In the ever-closing gap between fact and fiction, let one truth prevail: Chickens are fast.
In the Grande family backyard, a line of birds races toward a yellow coop, which, with a porch and upstairs window, looks more cottage than coop. Their feathers are a waddling blur of gray, orange and yellow, each patterned and distinctive as if tattooed.
“They think they’re going to be fed,” says Donna Grande, who’s carrying a lacrosse stick to fend off any surprise attack from the sometimes ornery rooster hiding out in the woods.
Even on a soggy Wednesday afternoon, the Grande backyard is a certain kind of idyllic, with chickens roaming during the day and put away at night. This flock is allowed because the Grandes live in unincorporated Johnston County, land situated between Clayton and the Cleveland community, where no one distinguishes a backyard chicken from one on a larger farm. A chicken is a chicken.
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In the towns, a chicken is still a chicken, but it’s often illegal. Smithfield and Selma have each voted down allowing backyard chickens, leaving Benson as the only Johnston County town to allow the fowl. As of last month, Clayton is latest to face the chicken question, while possibly asking another: Will the increasinly suburban town follow the peers of its past or the peers of its future?
Andria Merritt, director of the Clayton farmers’ market, suggested a backyard chicken ordinance to the town council. Drafted by former town planner Emily Beddingfield, another chicken advocate, the proposal recommends a limit of six to eight hens, no roosters, which are often a noisy nuisance, and a fence requirement. Homeowner associations could prohibit chickens in their neighborhoods if they wished.
“A lot of times when people think of having a chicken flock in the neighborhood, they’re thinking about what they’re seeing in the country, a large flock or even a commercial operation,” Merritt said. “We’re really talking about six to eight hens here, something small, with possibly some way to allow bigger flocks in instance like a community garden.”
Merritt suggested not requiring a permit for the chickens, other than a record required by the state. She favors treating them like cats or dogs, which she said is how many backyard chicken owners see them.
“I view them more as pets than livestock,” Merritt said. “They’re not smelly creatures by nature. Just like any other animal, if you don’t keep up with the waste of your dog in the yard, it can be an issue, same with a cat box. But if you maintain it properly, they’re not any more smelly than anything else.”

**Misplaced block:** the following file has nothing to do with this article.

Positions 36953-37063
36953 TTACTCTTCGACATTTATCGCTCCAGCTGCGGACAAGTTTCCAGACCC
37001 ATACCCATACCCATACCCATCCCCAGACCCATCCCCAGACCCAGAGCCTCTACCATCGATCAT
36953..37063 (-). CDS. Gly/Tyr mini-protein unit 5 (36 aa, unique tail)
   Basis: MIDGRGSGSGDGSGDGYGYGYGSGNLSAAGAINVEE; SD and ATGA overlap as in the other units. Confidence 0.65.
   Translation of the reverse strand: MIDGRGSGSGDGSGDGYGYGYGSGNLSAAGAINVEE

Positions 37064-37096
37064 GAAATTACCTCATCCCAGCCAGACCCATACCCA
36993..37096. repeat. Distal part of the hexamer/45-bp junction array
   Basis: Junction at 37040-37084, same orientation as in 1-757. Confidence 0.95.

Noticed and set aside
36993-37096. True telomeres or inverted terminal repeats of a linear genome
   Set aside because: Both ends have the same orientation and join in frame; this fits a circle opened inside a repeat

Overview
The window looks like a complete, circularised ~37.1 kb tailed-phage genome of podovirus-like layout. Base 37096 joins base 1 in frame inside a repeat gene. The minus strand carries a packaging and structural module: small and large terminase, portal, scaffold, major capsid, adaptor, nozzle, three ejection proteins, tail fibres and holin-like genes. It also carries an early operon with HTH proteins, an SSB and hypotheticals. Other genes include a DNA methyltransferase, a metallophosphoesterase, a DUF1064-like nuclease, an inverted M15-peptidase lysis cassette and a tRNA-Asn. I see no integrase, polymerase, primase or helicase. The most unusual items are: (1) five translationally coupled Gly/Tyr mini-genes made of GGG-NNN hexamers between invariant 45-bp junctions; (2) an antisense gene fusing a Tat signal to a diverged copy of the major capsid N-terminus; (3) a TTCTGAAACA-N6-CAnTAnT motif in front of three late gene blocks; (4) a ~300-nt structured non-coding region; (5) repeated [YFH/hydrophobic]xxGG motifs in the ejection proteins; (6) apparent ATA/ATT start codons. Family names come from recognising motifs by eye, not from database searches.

Cary, Durham and Garner each allow a limited number of chickens, and Raleigh has a fairly loose backyard chicken ordinance. Hens seem to have found popularity in the Triangle’s urban centers, but less so in some of the area’s smaller towns where chickens. Merritt suggests the idea of chickens as strictly livestock might be hard for some communities to shake, especially farming ones.
“I think it’s just getting over that initial perception, fearing the unknown,” Merritt said. “It could be tied to Johnston County having a more agricultural background, seeing the huge chicken house. Maybe that’s part of the resistance; that’s what comes to mind for some people.”
While some people might see them as pets, the chickens will serve a purpose if allowed in Clayton backyards, Merritt said, offering eggs and food but also lessons on the life cycle and sustainability.
“There’s a lot of increased interest from non-farming people who just want to produce some food and teach their children about sustainable living,” Merritt said.
Beddingfield said families looking to add backyard chickens aren’t trying to become farmers. Instead, they’re doing it as a hobby and possibly educational entertainment.
“They’re pretty fun to watch, but it can also be an educational opportunity for kids,” Beddingfield said. “Teaching kids about responsibility, about how to take care of animals. Some people just want to have fresh eggs in their backyards or a place to throw out some scraps and feed the chickens.”
Clayton’s planning department is now researching the idea but is unlikely to produce a recommendation for some time. The town council didn’t reveal any support or any reticence for the proposal. Councilman Art Holder thought the town should hold a chicken referendum; Councilman Bob Satterfield said he’d love to have chickens, but his wife won’t let him.
“I think we ought to put it on the ballot in November, let the town population vote to approve or disapprove the hens,” Holder said.
Councilman Butch Lawter said such a referendum would make the council seem unnecessary. “You’re talking about something that’s not a major ordinance for the town,” he said. “You’re starting to turn everything over to the citizens to vote on; we might as well not have us.”